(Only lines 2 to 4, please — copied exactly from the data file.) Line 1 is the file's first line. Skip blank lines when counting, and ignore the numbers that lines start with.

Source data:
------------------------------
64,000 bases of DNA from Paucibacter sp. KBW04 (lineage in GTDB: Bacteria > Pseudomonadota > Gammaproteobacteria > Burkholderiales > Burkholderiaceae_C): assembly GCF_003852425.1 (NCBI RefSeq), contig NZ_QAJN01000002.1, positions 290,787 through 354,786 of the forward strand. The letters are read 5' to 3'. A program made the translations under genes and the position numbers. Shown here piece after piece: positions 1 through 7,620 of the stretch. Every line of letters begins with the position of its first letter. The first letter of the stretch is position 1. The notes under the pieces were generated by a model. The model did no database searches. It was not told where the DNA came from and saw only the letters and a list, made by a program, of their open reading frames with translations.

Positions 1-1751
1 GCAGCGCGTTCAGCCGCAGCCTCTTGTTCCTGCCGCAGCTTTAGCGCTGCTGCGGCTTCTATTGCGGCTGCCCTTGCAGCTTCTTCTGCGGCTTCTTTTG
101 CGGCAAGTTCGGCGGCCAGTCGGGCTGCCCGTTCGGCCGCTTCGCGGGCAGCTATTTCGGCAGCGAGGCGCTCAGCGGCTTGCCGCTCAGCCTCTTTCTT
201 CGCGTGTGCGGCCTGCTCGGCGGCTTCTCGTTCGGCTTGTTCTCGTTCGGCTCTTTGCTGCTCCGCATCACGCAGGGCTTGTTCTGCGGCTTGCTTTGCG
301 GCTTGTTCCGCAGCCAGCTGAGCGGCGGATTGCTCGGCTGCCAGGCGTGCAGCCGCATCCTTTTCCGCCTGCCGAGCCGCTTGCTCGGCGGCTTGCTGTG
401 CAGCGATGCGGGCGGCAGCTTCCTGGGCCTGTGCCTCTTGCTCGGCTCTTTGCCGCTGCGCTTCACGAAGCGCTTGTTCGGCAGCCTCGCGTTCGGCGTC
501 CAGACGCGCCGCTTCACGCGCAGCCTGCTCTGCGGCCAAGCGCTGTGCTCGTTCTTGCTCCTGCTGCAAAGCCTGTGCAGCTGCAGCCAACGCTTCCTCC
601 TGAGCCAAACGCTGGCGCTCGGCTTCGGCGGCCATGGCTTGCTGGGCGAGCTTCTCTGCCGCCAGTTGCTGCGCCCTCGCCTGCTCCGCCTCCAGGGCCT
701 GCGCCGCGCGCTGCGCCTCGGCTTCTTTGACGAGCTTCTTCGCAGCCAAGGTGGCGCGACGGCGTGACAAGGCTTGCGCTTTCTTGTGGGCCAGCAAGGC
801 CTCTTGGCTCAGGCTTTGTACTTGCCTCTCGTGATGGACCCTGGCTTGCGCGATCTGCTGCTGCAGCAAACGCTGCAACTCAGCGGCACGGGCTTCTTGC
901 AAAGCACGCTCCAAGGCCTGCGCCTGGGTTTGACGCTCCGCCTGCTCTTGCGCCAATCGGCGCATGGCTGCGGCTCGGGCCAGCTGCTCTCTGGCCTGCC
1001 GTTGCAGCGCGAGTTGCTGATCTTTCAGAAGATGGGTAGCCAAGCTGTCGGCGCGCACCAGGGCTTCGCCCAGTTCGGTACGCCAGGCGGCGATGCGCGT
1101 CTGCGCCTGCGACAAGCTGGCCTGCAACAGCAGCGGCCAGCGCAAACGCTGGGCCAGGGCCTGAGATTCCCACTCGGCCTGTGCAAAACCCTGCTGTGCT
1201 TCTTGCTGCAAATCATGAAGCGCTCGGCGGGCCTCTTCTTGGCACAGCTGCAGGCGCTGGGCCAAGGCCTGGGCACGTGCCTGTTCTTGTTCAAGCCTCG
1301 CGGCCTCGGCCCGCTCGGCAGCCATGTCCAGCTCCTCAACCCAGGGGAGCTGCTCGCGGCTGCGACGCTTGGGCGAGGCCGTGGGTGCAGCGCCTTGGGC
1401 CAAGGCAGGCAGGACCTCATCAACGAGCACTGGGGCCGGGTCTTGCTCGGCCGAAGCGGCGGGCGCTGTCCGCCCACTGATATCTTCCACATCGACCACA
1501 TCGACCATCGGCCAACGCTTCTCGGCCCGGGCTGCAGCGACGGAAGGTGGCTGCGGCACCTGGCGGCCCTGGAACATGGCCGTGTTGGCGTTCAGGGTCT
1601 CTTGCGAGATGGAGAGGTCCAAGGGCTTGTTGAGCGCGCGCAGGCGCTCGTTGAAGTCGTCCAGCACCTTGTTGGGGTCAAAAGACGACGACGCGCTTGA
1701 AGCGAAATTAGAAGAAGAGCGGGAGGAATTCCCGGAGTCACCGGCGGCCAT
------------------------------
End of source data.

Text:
Positions 1-1751
1 GCAGCGCGTTCAGCCGCAGCCTCTTGTTCCTGCCGCAGCTTTAGCGCTGCTGCGGCTTCTATTGCGGCTGCCCTTGCAGCTTCTTCTGCGGCTTCTTTTG
101 CGGCAAGTTCGGCGGCCAGTCGGGCTGCCCGTTCGGCCGCTTCGCGGGCAGCTATTTCGGCAGCGAGGCGCTCAGCGGCTTGCCGCTCAGCCTCTTTCTT